While most small air compressors rely on AC power, a select few run off of battery power. While some are rechargeable, many of these units use car batteries to generate air pressure. While these units are intended primarily to help off-roaders inflate their tires on the trail, they can be adapted for other uses as well, albeit with a more limited capacity.

Top Brands


Originally known as the Boston Wire Stitch Company, Thomas Briggs founded Bostitch in 1896 to produce wire stitching machines used in making printed goods, hat boxes, and more. Today, Bostitch is headquartered in East Greenwich, R.I., and specializes in producing fasteners, office equipment, hand tools, automotive tools, power tools, and pneumatic tools and accessories.


Sears, Roebuck and Co. first launched the Craftsman brand in 1927 for a new line of hand tools. Today, the Chicago-based brand focuses on producing hand tools, automotive tools, power tools, pneumatic tools and accessories, outdoor equipment and tools, and garage and tool storage solutions.


In 1924, Raymond DeWalt launched the company that bears his name, specializing in electrically-powered woodworking machines. Today, DeWalt is based in Towson, Md. The company produces a wide variety of fasteners and tools, including hand and automotive tools, power tools, outdoor tools, and other job site-related items, such as air compressors, pressure washers, and generators.


Makita Corporation was founded in 1915 with a focus on electric motor sales and repair. Today, this Japanese company has its U.S. offices in La Mirada, Calif., and Buford, Ga. The company specializes in power tools, pneumatic tools, and powered outdoor tools.

Small Air Compressor Pricing

  • Under $100: Units in this price range are battery-powered and are designed mainly for tire inflation.
  • $100 and up: The vast majority of these units run off of AC power and are more powerful and versatile than their battery-powered brethren.

Key Features

Power and Efficiency

Air compressor power and efficiency are measured in horsepower, PSI, and CFM. Horsepower measures motor power, indicating how quickly it will refill a tank or generate air pressure. PSI indicates the amount of pressure a full air tank will contain, and CFM means how much air in terms of volume can flow through the outlet nozzle and hose. For maximum capability and value, be sure to prioritize CFM first and horsepower last.

Air Tank Capacity

Most air compressors use an air tank to store compressed air. Once this store is depleted, the motor kicks on to begin restoring pressure. The air tank’s capacity, combined with its flow rate (CFM), allows users to gauge how long a single tank will last between refills. The larger the capacity (measured in gallons) and the lower the flow rate, the longer the tank will last. As a rule of thumb, larger tanks are better.

Flow Rate

Before taking the air compressor plunge, buyers should understand the flow rate, which usually is measured in cubic feet per minute (CFM) or standard CFM (SCFM). CFM measures the amount of air that leaves a compressor in one minute when the air tank has a specified pressure, usually 90 PSI. SCFM measures CFM within certain environmental conditions. While similar, CFM and SCFM are not identical and should never be compared against each other.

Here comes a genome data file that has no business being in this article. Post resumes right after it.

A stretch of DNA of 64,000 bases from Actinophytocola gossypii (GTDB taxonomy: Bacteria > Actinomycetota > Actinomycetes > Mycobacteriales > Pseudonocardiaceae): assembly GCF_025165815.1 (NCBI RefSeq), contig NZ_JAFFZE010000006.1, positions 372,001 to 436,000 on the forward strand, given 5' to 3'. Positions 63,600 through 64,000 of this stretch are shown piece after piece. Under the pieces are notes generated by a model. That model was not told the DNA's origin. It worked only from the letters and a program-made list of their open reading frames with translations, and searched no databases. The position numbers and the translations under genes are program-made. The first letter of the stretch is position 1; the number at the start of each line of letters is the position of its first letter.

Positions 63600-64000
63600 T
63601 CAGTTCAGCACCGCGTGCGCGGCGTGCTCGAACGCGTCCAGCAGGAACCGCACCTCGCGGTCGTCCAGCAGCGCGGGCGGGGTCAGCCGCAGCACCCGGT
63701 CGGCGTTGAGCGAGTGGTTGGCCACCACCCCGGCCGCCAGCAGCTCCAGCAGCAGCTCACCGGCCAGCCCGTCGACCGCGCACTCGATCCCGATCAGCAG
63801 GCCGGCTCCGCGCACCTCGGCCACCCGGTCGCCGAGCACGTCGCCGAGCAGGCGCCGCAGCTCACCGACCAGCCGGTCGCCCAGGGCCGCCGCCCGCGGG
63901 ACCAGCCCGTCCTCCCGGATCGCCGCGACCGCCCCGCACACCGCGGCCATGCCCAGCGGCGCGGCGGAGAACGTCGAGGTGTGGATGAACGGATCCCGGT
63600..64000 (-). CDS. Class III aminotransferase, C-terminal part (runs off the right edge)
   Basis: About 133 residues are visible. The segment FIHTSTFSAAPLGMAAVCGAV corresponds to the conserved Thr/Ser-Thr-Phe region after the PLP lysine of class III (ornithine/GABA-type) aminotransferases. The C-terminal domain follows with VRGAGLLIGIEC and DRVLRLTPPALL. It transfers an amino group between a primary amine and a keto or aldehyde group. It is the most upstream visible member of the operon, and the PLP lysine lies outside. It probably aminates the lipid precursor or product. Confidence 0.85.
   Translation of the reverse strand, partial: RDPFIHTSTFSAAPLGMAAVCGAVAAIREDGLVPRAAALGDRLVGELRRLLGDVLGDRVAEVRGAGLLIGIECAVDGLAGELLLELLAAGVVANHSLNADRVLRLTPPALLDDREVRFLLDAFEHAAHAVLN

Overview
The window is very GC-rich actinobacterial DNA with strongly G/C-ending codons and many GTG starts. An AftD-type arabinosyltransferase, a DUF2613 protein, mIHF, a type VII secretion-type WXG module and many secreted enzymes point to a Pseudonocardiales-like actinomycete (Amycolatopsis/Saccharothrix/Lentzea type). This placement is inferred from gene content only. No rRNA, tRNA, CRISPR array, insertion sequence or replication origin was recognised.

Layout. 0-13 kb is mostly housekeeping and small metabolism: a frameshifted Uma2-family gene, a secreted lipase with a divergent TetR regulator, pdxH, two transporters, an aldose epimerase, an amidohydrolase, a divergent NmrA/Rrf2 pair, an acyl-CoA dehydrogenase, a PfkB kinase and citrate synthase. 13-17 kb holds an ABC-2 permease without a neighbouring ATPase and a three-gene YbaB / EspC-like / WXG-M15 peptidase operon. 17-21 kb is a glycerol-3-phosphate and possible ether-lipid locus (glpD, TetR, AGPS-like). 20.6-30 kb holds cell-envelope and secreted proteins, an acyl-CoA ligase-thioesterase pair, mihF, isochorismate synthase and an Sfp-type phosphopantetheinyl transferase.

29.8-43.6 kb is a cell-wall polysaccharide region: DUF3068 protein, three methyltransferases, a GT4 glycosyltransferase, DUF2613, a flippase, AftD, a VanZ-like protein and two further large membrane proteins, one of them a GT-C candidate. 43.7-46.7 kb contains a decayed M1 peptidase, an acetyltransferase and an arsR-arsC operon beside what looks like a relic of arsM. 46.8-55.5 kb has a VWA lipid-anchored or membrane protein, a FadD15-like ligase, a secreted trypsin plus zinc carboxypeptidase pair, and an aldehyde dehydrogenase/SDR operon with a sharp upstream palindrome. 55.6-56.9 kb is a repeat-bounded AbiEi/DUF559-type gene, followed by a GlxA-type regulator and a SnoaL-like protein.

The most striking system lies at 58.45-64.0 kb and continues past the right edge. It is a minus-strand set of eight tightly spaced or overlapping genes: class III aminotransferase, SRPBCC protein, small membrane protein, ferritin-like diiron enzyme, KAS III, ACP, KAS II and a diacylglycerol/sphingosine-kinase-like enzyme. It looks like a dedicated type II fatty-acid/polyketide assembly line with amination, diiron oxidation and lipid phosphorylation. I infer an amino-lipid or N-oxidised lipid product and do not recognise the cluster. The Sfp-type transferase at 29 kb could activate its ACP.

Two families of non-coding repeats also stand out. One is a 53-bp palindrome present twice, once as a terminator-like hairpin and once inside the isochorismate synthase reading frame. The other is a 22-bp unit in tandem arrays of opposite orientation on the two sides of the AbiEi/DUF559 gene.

Other Considerations

  • Maintenance Requirements. While air compressors are relatively straightforward in their design, some still require regular maintenance. The motors within these units require some level of lubrication. As the name implies, oil-lubricated compressors need oil to operate smoothly. While these units have their advantages, they are heavier and bulkier than oil-free alternatives, and they do require oil changes. On the flip side, oil-free units use chemical coatings and finishes to keep their moving parts.
  • Noise. While small air compressors may take up limited amounts of space, they can still be quite loud. Before selecting a unit, consider where and when the unit will be used and how that will affect those nearby, such as the neighbors. Historically, oil-less air compressors tended to be much louder than their oil-lubed counterparts. Thankfully, this is not usually the case for modern units.


  • First-time buyers should consider purchasing an air compressor that includes a set of accessories, such as fittings, nozzles, hoses, and thread seal tape.
  • When comparing different units, compare CFM ratings with other CFM ratings but not SCFM ratings.
  • When matching compressors with air tools, try to find a compressor that generates a higher flow rate (CFM or SCFM) than the tool requires.
  • For particularly loud air compressors, consider building a sound-insulated box in which to keep it. Just make sure the compressor has enough airflow to let it “breathe” freely.


Q: What is the best air compressor for home use?

An oil-less compressor with a five-gallon air tank is often more than enough for most home-based users.

Q: What's better: oil or oil-less air compressors?

For most users, an oil-less air compressor will be an excellent choice. While these units generate lower CFM and PSI ratings than the oil-lubed counterparts, they are more efficient and require very little maintenance. However, for users seeking higher pressures and output, an oil compressor will be a better fit.

Q: What is a good size air compressor to run air tools?

Air compressors with larger tanks and higher CFM ratings work better as they require less frequent tank refills while delivering significant power. If possible, use a compressor that can generate more CFM/SCFM than the tool’s listed rating, keeping in mind that CFM and SCFM are not equivalent measurements.

Q: Which is better: V twin or inline air compressor?

The piston orientation within an air compressor's motor affects the unit's overall footprint but not its power. Instead, consider the number of the piston in a motor. Single-piston (or single-stage) motors are less energy-efficient than their two-piston counterparts, while dual-stage motors can produce somewhat higher pressures with greater efficiency.

Final Thoughts

Small air compressors are a compromise between size and capability. For most people, the Craftsman CMEC6150K 6-Gallon Air Compressor is an excellent option with its combination of power, stability, and reasonable noise output. When the price is a critical factor, buyers should consider the Campbell Hausfeld FP209499AV Portable Air Compressor instead.